Resources and Information for CS 145 ISAs

This twiki is for technical details only. Any other duty information can be found in Waterloo LEARN (D2L): CS Instructional Support Group -> Course Admin & Duties for ISAs.

Key Links

Things to Know

Course Account

The course account for CS 145 is On the office Macs, you can find it in Finder under, and then find the "folder" cs145. After entering the folder, wait for a while until it has been successfully loaded.

If you will be working on your personal computer, you can login through ssh or sshfs. Usually, I did it by first going to terminal and ssh to my account ( and then ssh to the course account through this UW linux account.

Course Website

The following needs to be done regarding the course website:

  • In the beginning of each term, read every page carefully. Pay attention to any details on each sentence. Check all links. Then, update them accordingly. For example, the year of the course should be updated each year. Another example: tutorial times and/or sections might have changed. This occurred in 2019, where we had 2 sections for the course, instead of 1 section from the previous years.
  • Make sure that you keep it updated daily. This is especially important when waiting for updates regarding final exam and/or midterms, or when uploading a tutorial.
  • Assignments page will be mostly updated by the professor. If you find yourself confused about what is happening there, don't worry too much.
Piazza and Marmoset

Notes for adding students to Piazza and Marmoset:

  • The ISC will add students to Piazza in the beginning of the course, unless they ask you to. After that, watch for daily class updates on course email until a week after the add deadline and add new students using QuestUsername (maximum 8 characters) (e.g
  • For Marmoset, you should receive training regarding it before you start working with it, and then you can add students using their quest/watiam userid and their name.
Notes about handling Piazza:
  • The professor usually answers Piazza posts. However, don't be discouraged to answer student questions, unless you really do not know about it.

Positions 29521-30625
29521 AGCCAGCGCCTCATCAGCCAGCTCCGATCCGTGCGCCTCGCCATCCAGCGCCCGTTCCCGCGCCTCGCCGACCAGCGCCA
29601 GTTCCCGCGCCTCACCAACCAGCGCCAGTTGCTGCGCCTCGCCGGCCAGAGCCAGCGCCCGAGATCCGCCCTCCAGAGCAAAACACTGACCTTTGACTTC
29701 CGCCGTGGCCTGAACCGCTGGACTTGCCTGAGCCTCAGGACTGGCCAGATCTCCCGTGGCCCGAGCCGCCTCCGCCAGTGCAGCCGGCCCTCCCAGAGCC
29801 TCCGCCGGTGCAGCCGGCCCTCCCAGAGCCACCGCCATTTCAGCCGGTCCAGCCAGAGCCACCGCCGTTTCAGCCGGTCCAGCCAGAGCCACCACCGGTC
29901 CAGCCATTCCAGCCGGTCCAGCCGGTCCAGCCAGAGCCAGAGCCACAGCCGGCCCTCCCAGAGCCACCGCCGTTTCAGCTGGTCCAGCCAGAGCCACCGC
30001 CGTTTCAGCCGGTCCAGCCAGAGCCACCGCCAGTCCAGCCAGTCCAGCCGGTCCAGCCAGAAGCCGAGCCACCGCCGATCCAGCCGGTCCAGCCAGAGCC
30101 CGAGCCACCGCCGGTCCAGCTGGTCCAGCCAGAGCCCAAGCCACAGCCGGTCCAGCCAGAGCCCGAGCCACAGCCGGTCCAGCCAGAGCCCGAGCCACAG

• If students ask for notes, it is okay to share some part of your own note. However, do not copy-and-paste. Instead, if you write a full note, condense it, and you might consider giving a bit different example. (this is why you need to attend lectures in CS 145!)
  • Be professional in writing answers, but do not be too formal, unless you are more comfortable with being formal.
  • Before the end of September, please ask each student if they have been enrolled on Piazza. If someone has not been enrolled, ask for their student ID and/or email and discuss with Karen if possible so you can add them.
Notes about Marmoset:
  • You can submit solutions to Marmoset, just like a student. It is highly recommended that you attempt each problem and actually submit to Marmoset so you can get more familiar with the problems, even if you did it as a CS 145 student. Not only re-learning the course, this allows you to help students regarding to assignments as well. (I will call it mandatory if you were not in CS 145, but instead CS 135 or CS 115).
  • You can view assignments as an instructor. This allows you to see all submissions from students. Strongly advised against it when trying to solve problems, but you will need this when helping a student with Marmoset submission.
  • Before the end of September, please ask each student if they have been enrolled on Marmoset. Pretty much the same reason as Piazza.
  • Other than that, you can use Marmoset to re-test your student's submission by downloading it and submitting it as YOUR submission. However, do not do this in front of the students; they better not know about this. This helps you determine where the bugs in their codes are.
Testing Account and Test Setups

The testing account for this course is It is important to be familiar with it, but the test cases should have been made by the professor beforehand. Still, you will find it helpful in case you want to update a test case because something had gone wrong. You will encounter some of those during the term.

  • To familiarize yourself with the testing system, go to the testing account through terminal and cd marmoset_dynamic. Look at everything that are available there, especially the directory "assignments" and "stubs".
  • There, you can see everything you need to know for test setups. For uploading new test cases, you need to change the test setups through each assignment in the "test" directory. Then, go to the "stubs" directory from the home directory, and type in the following line: w3m